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FM and Synthesisers - the Synclavier One

FM Receivers – yesterday and now in South Africa

FM Receivers – How, Why and Where to

Every budding young DJ has visions of grandeur, exposing their talents to millions of listeners throughout the globe.  Strangely enough older technology did lend itself easier to this pre-Shoutcast boom if one had the cash to purchase a high powered AM transmitter. The quality of sound would have been pretty awful though and the weird beards would scratch your eyeballs out because of the inefficiencies in this technology.

FM and Synthesisers - the Synclavier One
Synclavier One  –  Wiki Commons – Jean-Bernard By Jean-Bernard EMOND (talk) – en.Wikipedia (log), Public Domain

Shoutcast Vs FM Radio

FM Radio could well be the cheapest way if it had the range. A good quality rig could be had for about R10 000 but then we only have line of sight reception so now we need to be looking at investing in repeaters. Streaming and Shoutcast has made international reach well possible but those interested need to know the hidden costs. It doesn’t come cheap!

FM transmission is nothing new. FM does not suffer from static interference because any amplitude distortion is removed at the receiving end. (using limiter circuits and dbx). Or at least that’s the theory. Because of the higher frequencies we have a wider bandwidth available for audio which although acceptable is certainly not high quality. FM transmissions carrying audio needs the signal to be pre-emphasised, that being to boost the high frequencies before radiation and then de-emphasised at the receiver.  The more modern stereo broadcasts consist of left and right audio channels modulating a 38kHz double sideband suppressed carrier.  (DSB-SC). This 38kHz frequency is regenerated in the receiver. A 19kHz pilot tone (1/2 the 38kHz) in the transmission is used to define and correct phase shifting at the receiver.  Like the NTSC television standards where colour should not create problems on monochrome receivers (or PAL for that matter), mono FM receivers would not be affected by stereo broadcasts.

South African content

Much has been said about the SABC COO Hlaudi Motsoeneng’s decision to air 90% South African content, much like the blanket ban the National Party had on the airwaves upto 1994.  I was fortunate enough to travel overseas through the 80s and my God were we oppressed.  Who could forget the best station in the world, rock nogal, WPLJ in New York. In South Africa the closest thing we had to a good radio station was LM Radio (Lourence Marques, now Maputo), which yep, you have it, wasn’t South African but in Mozambique.  LM Radio then became Radio 5, then 5FM.  Although claiming to be the best, it’s still a far cry from some of the USA’s stations.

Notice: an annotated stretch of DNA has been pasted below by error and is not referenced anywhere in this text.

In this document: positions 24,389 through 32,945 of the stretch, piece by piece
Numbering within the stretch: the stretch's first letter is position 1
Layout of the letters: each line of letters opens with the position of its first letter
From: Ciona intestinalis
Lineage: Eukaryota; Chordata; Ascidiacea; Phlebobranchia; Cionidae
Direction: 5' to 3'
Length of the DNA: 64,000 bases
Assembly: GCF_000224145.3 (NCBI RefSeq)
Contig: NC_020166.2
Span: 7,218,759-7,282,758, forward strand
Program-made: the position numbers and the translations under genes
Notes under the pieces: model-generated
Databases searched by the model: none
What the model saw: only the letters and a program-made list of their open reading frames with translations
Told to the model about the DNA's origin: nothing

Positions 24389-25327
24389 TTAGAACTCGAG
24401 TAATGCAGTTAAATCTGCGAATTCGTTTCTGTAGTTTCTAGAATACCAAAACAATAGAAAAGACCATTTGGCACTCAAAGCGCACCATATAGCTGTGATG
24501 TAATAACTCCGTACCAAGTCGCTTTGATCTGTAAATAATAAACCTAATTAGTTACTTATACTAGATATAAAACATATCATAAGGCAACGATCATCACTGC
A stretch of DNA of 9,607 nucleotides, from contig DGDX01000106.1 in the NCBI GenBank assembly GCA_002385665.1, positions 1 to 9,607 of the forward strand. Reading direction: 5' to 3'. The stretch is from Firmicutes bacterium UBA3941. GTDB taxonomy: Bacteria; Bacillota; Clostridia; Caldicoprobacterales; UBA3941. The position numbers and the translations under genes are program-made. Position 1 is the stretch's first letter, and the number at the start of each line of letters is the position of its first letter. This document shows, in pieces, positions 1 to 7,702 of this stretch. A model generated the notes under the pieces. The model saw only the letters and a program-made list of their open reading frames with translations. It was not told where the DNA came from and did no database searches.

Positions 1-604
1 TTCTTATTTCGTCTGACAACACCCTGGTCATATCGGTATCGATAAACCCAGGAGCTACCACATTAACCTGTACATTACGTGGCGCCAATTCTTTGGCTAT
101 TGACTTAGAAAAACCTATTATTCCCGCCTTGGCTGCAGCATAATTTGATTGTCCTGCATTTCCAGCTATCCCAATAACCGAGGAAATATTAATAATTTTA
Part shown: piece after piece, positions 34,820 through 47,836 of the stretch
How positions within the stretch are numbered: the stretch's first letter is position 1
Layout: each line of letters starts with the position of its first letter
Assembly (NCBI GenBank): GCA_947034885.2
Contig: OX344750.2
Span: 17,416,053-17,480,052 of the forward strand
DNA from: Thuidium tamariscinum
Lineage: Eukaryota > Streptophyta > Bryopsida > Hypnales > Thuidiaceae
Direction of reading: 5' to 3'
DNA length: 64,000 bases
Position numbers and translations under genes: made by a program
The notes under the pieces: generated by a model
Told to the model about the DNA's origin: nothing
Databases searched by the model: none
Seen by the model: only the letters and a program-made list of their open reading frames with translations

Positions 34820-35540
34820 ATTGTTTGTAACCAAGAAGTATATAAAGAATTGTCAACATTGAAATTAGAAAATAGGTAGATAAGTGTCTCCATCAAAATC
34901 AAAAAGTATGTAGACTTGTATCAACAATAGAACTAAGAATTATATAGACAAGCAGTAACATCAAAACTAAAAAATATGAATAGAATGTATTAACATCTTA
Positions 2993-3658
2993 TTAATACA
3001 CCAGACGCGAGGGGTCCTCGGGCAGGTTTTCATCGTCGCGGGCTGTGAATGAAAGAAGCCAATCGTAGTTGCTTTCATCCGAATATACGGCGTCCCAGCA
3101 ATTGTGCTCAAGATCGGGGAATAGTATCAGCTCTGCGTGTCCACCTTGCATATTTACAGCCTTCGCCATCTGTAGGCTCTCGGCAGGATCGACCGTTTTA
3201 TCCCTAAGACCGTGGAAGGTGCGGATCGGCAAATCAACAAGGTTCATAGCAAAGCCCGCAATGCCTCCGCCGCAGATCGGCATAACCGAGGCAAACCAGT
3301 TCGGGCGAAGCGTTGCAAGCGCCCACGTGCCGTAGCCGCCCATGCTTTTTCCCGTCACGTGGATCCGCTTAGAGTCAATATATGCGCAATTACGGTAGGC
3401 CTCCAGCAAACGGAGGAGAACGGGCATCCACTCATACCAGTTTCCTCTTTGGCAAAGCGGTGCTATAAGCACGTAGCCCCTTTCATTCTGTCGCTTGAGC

The question as to whether 90% local content has improved anything is up to the believer – I am of the opinion that it’s total madness. Does anyone know how much revenue a rock n roll station in this country would generate?  And isn’t this what it’s all about. Watch driver and passenger faces when Ryan o’ Connor of KFM fame in Cape Town plays naughty and spins a U2 track. How often do we hear U2 these days? Nada. Good for the soul?  But enough about the music and the stations, why FM?

But why the interest in FM in any event?

Most folk starting out in the electronics field will be interested in building their own transmitter at some stage to understand the basics and beyond. FM transmitter kits are abundant and give us a better insight into the different stages used.  Although most are mono there are stereo kits available.  Most home built kits are prone to frequency drift. The big people’s kit will have PLL correction and virtually no drift. And yes, FM has another use as well, in music synthesisers. Hetrodying is a common term used by radio people where two signals at different frequencies are mixed to get an intermediate frequency. This is also commonly used in synthesisers which is where we are headed.

PLL or Phase Locked Loop

A relatively new concept in terms of evolution in radio circles, this circuit comes in many forms. The simple explanation is that of a variable frequency oscillator  (usually a VCO or voltage controlled oscillator) which has it’s output phase compared to that of a reference oscillator in a phase shift detection circuit.  Any shifts in phase results in a low frequency or DC output which is then applied to the VCO causing minute changes to oscillation frequency and locking the output to the input. The VCO output is usually frequency divided to have an output many times lower than the input and at the same frequency as the reference.  This means a small shift in phase has a much finer control over the VCO output.

FM Blocks - the PLL, Detector and RF Mixer
FM Blocks – the PLL, Detector and RF Mixer

Many years back all AM transmitters were crystal controlled which amounted to the user having to switch between crystals to change frequency. The PLL circuit allows for synthesising, a much more practical and cheaper solution. Here the PLL could be made to change an entire band e.g. 4MHz to 8MHz and allow for incremental steps, accurate to a few Hertz. The PLL circuit makes FM at it’s higher VHF range of frequencies 88MHz to 108MHz more accurate and stable. The output frequencies could be read off through a frequency counter.

Frequency modulation does not only have it’s merits in RF work. The Synclavier Digital Synthesiser was a very interesting piece of work and used FM synthesis to generate distinctive sounds. More about this later.

Read: The Ring Bridge Mixer

The Ring-Bridge Modulator

FM in Music Synthesizers


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